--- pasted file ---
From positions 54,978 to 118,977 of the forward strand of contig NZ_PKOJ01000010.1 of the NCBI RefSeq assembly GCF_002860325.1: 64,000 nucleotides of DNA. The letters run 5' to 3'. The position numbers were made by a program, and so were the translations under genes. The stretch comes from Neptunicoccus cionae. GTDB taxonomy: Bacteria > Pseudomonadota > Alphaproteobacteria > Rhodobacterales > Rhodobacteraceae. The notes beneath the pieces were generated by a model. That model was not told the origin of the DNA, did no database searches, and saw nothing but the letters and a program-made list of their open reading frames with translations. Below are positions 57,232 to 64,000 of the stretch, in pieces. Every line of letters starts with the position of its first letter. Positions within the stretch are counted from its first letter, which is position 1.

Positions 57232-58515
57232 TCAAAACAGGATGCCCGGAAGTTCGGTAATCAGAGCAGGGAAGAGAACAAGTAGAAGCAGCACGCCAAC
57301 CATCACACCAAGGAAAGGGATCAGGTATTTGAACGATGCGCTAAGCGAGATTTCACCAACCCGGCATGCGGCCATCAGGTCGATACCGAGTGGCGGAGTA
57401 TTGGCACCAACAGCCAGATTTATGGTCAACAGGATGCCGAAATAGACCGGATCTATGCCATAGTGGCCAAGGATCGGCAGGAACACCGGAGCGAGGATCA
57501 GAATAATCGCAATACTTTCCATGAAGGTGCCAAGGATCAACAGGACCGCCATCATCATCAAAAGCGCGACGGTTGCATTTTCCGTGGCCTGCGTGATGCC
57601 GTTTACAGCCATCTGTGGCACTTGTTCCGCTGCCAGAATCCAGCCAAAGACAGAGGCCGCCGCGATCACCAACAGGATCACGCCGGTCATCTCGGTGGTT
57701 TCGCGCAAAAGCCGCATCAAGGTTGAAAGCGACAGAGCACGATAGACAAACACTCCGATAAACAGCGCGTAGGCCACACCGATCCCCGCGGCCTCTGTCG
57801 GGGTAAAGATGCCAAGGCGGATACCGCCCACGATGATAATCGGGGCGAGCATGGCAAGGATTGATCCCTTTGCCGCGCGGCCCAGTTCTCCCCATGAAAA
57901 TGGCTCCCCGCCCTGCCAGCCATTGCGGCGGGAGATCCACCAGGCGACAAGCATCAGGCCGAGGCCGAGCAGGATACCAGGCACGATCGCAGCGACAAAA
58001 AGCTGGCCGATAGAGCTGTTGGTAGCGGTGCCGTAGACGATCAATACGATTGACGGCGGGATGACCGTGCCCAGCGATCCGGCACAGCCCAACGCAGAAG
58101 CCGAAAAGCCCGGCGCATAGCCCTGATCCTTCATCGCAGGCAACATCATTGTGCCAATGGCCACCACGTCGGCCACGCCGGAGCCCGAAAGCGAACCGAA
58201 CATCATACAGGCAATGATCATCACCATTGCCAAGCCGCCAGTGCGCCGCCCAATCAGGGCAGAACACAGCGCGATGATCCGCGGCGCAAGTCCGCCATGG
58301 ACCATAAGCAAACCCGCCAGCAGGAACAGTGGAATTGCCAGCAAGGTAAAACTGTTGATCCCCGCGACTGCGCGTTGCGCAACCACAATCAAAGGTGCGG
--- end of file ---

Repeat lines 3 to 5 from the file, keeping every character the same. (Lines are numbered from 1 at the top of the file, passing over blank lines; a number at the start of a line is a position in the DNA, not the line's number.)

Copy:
57232 TCAAAACAGGATGCCCGGAAGTTCGGTAATCAGAGCAGGGAAGAGAACAAGTAGAAGCAGCACGCCAAC
57301 CATCACACCAAGGAAAGGGATCAGGTATTTGAACGATGCGCTAAGCGAGATTTCACCAACCCGGCATGCGGCCATCAGGTCGATACCGAGTGGCGGAGTA
57401 TTGGCACCAACAGCCAGATTTATGGTCAACAGGATGCCGAAATAGACCGGATCTATGCCATAGTGGCCAAGGATCGGCAGGAACACCGGAGCGAGGATCA